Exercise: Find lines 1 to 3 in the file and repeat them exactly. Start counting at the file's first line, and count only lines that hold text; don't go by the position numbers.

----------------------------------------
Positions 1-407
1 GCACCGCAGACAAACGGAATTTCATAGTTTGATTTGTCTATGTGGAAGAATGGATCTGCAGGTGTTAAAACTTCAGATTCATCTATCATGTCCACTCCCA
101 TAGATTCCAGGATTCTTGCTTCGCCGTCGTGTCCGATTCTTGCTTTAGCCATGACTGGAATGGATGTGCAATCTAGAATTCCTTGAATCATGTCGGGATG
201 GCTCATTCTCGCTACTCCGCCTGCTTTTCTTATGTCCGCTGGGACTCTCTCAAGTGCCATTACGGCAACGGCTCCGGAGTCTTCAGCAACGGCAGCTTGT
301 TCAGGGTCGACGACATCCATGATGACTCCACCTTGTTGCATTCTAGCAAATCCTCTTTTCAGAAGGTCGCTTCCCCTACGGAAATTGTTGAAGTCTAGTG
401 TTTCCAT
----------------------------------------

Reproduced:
Positions 1-407
1 GCACCGCAGACAAACGGAATTTCATAGTTTGATTTGTCTATGTGGAAGAATGGATCTGCAGGTGTTAAAACTTCAGATTCATCTATCATGTCCACTCCCA
101 TAGATTCCAGGATTCTTGCTTCGCCGTCGTGTCCGATTCTTGCTTTAGCCATGACTGGAATGGATGTGCAATCTAGAATTCCTTGAATCATGTCGGGATG